Millions of calls made by Swedes seeking medical advice via a national health service telephone line have been exposed online.
Some 2.7 million conversations dating back to 2013 were uncovered by technology news site Computer Sweden on an unencrypted web server.
It amounted to 170,000 hours of sensitive calls about symptoms and medications.
The Swedish data protection authority is currently investigating.
“We were absolutely astounded by what we found on there. People talking about their symptoms, diseases, their kids’ illnesses, giving out their social security numbers. This data is as private as it gets,” explained Marcus Jerrang, editor-in-chief at Computer Sweden.
He said that access to the website is currently blocked.
Sweden operates a national advice line – 1177 – run by a firm called Medhelp.
In turn, this Swedish firm subcontracts out-of-hours calls to Medicall.
Medicall had not responded to requests for comment from the BBC.
Mr Jerrang told the BBC that a brief conversation between the reporter who uncovered the website and Medicall chief executive Davide Nyblom ended with him denying such a breach was possible and then hanging up when the reporter offered to play one of the files.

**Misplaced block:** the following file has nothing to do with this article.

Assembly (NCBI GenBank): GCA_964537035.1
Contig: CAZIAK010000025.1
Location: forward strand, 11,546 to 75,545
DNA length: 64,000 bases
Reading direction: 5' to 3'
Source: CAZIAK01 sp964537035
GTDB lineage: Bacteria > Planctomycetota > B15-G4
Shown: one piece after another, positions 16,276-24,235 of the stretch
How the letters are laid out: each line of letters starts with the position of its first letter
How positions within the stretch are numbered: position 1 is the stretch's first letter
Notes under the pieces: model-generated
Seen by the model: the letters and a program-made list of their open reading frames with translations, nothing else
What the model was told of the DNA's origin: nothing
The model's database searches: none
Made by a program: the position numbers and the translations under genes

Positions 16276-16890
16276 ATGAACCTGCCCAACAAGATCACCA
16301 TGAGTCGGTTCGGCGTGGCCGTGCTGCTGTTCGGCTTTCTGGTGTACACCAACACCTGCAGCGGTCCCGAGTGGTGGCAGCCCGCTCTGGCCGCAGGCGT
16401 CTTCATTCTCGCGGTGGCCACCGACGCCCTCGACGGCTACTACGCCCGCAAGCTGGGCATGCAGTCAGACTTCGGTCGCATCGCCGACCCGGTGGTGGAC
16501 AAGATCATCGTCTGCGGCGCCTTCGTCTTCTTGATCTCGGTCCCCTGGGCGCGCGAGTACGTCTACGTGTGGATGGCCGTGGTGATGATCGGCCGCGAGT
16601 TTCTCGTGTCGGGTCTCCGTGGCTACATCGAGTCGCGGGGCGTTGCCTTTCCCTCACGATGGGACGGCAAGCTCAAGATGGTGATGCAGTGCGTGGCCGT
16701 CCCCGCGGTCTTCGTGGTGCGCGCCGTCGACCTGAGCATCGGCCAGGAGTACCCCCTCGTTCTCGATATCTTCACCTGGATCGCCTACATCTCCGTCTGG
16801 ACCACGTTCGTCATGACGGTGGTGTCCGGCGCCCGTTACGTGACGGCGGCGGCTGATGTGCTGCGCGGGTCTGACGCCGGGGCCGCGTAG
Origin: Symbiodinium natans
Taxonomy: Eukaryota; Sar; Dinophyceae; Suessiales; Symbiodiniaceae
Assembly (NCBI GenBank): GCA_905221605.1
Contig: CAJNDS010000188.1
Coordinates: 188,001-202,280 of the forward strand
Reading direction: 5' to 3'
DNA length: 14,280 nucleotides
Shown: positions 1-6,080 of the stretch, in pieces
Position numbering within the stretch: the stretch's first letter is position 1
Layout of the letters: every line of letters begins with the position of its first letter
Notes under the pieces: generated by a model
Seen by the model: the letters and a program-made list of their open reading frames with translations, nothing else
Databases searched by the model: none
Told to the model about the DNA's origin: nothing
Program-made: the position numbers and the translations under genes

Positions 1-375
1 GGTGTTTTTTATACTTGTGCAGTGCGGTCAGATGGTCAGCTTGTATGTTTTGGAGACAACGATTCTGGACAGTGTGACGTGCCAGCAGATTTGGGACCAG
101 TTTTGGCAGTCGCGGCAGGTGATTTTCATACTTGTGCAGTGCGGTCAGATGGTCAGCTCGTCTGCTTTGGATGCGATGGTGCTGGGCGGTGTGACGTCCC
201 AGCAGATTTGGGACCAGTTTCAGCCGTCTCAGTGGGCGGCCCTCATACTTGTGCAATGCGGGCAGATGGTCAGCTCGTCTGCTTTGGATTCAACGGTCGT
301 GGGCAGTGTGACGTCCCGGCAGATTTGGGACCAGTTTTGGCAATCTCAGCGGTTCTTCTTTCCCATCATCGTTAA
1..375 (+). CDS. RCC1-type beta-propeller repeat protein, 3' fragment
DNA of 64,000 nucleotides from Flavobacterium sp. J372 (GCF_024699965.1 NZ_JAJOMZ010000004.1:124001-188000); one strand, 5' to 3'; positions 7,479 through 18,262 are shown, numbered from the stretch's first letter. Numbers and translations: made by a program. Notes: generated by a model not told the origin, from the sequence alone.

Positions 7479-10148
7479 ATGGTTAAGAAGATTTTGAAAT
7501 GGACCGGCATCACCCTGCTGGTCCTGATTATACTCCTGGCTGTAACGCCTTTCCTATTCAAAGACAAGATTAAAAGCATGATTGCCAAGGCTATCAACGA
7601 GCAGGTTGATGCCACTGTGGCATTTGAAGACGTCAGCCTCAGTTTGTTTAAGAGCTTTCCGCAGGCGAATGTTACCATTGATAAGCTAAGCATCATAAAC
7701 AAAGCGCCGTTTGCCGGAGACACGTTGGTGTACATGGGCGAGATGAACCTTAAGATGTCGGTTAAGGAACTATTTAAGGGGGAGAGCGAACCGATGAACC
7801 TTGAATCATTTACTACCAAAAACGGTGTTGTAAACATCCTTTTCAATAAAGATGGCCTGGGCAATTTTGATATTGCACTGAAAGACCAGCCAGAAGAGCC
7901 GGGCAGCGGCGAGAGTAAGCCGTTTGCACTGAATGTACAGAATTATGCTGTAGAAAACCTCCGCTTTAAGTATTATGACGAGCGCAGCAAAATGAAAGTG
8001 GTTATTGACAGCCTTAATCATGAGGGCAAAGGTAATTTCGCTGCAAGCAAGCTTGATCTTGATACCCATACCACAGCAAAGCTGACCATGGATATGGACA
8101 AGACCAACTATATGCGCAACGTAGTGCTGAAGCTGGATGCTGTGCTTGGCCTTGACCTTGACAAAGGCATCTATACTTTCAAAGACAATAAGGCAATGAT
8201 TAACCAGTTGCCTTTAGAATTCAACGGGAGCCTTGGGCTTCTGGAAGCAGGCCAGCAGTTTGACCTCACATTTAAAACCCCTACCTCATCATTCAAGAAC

According to security expert Mikko Hypponen the phone calls were stored as Wav audio files on a completely unsecured server.
“This will be an interesting story to follow… this is sensitive personal data,” he tweeted.
It is unclear whether the breach has been reported, something required under Europe’s General Data Protection Regulation.
The Swedish Data Protection Authority told the BBC: “If the reports in the media are correct, we view this incident as very serious since it involves sensitive personal data about many people for a long time. We intend to do a supervision of this incident. We have not formally initiated the supervision yet, though.”
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